Could they become a thing of the past


philstaff

Link Posted 30/04/2015 - 14:45
With cameras offering such good ISO performance now do forum members ever see the use of flash becoming a thing of the past.
Regards Ian

McGregNi

Link Posted 30/04/2015 - 15:09
No, I don't think so. This is because flash is not really just about providing artificial lighting in dark conditions. It is about balancing the lighting in difficult situations (like the High Speed Sync outdoor sunshine scenes I like so much) and creating directional and targeted light. It is about gaining control over the lighting of your subjects for creative purposes and to create real quality in illumination. And it allows creative control independently over the ambient exposure and subject exposure, including the colour balancing.

Frankly, no amount of high ISO performance is any use at all for this sort of thing.

Here's one I prepared earlier .....

I've got a K7, but I can't imagine how any camera could get this shot just by having far higher ISO performance. Here the ambient window sunlight is from behind (creating the rim lighting - controlled by shutter speed), and the frontal lighting is a single Pentax AF540-FGZ on a stand fired into a white reflective umbrella.




My Guides to the Pentax Digital Camera Flash Lighting System : Download here from the PentaxForums Homepage Article .... link
Pentax K7 with BG-4 Grip / Samyang 14mm f2.8 ED AS IF UMC / DA18-55mm f3.5-5.6 AL WR / SMC A28mm f2.8 / D FA 28-105mm / SMC F35-70 f3.5-4.5 / SMC A50mm f1.7 / Tamron AF70-300mm f4-5.6 Di LD macro / SMC M75-150mm f4.0 / Tamron Adaptall (CT-135) 135mm f2.8 / Asahi Takumar-A 2X tele-converter / Pentax AF-540FGZ (I & II) Flashes / Cactus RF60/X Flashes & V6/V6II Transceiver
Last Edited by McGregNi on 30/04/2015 - 15:24

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StephenHampshire

Link Posted 30/04/2015 - 16:34
McGregNi wrote:
No, I don't think so. This is because flash is not really just about providing artificial lighting in dark conditions. It is about balancing the lighting in difficult situations (like the High Speed Sync outdoor sunshine scenes I like so much) and creating directional and targeted light. It is about gaining control over the lighting of your subjects for creative purposes and to create real quality in illumination. And it allows creative control independently over the ambient exposure and subject exposure, including the colour balancing.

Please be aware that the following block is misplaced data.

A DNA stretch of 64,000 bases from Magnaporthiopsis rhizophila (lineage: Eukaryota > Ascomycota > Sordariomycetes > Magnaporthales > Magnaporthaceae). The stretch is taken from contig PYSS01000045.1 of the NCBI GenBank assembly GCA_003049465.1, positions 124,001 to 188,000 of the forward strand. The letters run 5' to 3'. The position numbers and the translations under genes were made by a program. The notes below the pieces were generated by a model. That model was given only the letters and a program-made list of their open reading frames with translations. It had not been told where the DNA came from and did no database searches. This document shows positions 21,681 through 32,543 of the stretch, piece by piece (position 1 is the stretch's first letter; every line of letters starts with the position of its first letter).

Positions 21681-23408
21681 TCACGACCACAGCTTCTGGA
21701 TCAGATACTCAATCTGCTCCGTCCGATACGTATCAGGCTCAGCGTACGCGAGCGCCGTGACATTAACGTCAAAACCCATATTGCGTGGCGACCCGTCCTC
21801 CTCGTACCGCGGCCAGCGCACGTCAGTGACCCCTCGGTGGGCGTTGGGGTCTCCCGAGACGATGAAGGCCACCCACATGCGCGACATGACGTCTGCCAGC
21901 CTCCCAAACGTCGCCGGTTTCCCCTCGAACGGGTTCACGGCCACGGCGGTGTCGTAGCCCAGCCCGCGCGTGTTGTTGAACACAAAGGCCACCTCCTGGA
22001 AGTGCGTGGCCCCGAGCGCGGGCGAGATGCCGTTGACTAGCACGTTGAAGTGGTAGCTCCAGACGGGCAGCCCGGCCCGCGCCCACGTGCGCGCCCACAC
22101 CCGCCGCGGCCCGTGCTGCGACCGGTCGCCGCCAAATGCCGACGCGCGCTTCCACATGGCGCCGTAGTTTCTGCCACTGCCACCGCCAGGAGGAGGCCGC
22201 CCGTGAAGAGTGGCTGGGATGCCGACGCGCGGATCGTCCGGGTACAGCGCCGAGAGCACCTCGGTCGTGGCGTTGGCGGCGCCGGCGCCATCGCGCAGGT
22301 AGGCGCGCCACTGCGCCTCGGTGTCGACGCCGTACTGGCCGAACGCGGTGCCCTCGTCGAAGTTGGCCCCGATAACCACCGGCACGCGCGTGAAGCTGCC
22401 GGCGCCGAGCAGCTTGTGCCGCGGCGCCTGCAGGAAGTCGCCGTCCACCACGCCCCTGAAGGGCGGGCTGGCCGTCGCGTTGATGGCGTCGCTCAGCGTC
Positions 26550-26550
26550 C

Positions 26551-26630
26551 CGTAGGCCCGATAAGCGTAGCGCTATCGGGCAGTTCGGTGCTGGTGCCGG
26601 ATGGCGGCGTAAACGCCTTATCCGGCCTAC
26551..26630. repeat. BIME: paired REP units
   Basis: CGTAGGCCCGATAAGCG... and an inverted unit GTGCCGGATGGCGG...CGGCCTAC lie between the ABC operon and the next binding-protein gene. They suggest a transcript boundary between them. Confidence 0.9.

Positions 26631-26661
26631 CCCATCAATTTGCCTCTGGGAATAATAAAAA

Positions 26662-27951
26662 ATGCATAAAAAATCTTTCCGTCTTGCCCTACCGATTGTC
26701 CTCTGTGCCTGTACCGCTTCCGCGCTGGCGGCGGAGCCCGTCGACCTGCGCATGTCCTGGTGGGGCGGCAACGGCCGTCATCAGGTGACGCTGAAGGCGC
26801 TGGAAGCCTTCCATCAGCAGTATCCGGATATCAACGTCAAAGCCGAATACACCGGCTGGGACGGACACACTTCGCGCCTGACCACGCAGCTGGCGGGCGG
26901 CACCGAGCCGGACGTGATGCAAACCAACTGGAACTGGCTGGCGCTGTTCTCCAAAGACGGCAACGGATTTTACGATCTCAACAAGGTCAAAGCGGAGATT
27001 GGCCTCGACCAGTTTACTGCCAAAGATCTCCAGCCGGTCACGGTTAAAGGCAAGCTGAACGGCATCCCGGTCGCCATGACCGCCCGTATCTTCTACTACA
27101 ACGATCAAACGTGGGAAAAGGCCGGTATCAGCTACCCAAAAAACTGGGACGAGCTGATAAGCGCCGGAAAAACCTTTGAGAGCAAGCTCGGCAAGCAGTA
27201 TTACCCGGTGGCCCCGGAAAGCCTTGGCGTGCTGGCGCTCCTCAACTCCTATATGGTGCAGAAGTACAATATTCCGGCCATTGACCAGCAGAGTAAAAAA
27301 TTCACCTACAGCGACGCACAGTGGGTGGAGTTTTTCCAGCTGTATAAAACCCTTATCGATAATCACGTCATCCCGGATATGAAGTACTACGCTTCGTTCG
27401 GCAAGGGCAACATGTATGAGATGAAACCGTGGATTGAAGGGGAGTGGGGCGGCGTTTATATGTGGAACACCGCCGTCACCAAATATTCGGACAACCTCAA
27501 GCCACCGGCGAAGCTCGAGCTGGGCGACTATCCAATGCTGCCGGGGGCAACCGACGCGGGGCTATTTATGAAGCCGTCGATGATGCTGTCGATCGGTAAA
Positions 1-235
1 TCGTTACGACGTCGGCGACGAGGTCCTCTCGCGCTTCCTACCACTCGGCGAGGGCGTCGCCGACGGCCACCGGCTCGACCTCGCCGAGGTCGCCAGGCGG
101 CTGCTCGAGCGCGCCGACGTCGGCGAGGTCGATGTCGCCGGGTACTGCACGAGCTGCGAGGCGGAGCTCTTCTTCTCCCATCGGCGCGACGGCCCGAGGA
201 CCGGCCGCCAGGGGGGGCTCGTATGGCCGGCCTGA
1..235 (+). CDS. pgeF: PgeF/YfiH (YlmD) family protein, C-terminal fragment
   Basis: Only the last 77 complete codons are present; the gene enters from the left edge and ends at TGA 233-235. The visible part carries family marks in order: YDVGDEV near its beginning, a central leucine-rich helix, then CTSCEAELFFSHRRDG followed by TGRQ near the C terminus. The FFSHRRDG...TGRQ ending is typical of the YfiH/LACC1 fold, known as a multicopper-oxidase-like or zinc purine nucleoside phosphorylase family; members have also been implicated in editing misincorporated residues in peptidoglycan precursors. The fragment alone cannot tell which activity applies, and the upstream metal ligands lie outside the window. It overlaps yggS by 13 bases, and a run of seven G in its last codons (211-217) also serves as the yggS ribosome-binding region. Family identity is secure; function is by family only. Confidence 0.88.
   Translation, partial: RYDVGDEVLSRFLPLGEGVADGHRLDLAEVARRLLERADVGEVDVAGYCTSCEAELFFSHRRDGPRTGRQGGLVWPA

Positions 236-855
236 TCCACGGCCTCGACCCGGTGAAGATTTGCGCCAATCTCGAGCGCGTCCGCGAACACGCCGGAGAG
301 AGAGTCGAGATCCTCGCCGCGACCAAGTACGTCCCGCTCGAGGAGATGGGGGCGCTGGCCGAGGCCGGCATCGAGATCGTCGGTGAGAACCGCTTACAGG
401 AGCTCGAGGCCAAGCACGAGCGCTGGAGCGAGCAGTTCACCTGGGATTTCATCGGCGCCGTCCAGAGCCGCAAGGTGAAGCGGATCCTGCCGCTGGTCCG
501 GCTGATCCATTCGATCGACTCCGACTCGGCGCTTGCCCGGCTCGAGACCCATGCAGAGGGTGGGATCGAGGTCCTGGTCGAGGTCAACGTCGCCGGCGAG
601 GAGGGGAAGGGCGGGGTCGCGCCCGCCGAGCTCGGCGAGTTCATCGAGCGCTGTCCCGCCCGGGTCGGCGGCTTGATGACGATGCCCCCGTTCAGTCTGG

Frankly, no amount of high ISO performance is any use at all for this sort of thing.

Here's one I prepared earlier .....

I've got a K7, but I can't imagine how any camera could get this shot just by having far higher ISO performance. Here the ambient window sunlight is from behind (creating the rim lighting - controlled by shutter speed), and the frontal lighting is a single Pentax AF540-FGZ on a stand fired into a white reflective umbrella.




What he said
Everything Changes
http://www.flickr.com/photos/arleimages/

Smeggypants

Link Posted 30/04/2015 - 22:35
Yup, what Nigel said.

ISO performance has plateaued over recent years btw. Mainly due to the stupid MegaPixel Race that panders to some photographers wanting to see every Higgs Boson in their pictures of a single tree in a field. The Pentax K-5 came out in 2010 and still hasn't been beaten in ISO performance, apart from a certain 12MP Full Frame camera and maybe some high end C and N exaMPLES
[i]Bodies: 1x K-5IIs, 2x K-5, Sony TX-5, Nokia 808
Lenses: Pentax DA 10-17mm ED(IF) Fish Eye, Pentax DA 14mm f/2.8, Sigma 17-70mm f/2.8, Pentax-A 28mm f/2.8, Sigma 30mm F1.4 EX DC, Pentax-A 50mm f/1.2, Pentax-A 50mm f/1.4, Pentax-FA 50mm f/1.4, Pentax-A 50mm f/1.7, Pentax DA* 50-135mm f/2.8, Sigma 135-400mm APO DG, and more ..
Flash: AF-540FGZ, Vivitar 283

richandfleur

Link Posted 30/04/2015 - 23:30
Agree with Nigel, but with the exception that if you are using flash to ONLY give some additional lighting to a dark scene, then better ISO performance would allow you to work later into the day before the flash needs to come out.

Not sure if what I've written makes sense, but essentially a flash allows you to 're light' a scene, regardless of it being bright or dark. A great example of this is to have a fast shutter speed to make the background dark, but use a flash to light your subject, making them 'pop' out from the background. This use of a flash, to shape the light to how you want it (rather than be hamstrung by it ~ 'natural light photographer') isn't going anywhere just because a cameras ISO abilities have improved.

But, for other use, such as street photography, where you want to be discrete, or other areas where a flash isn't appropriate or bright enough, then base level ISO ability is important.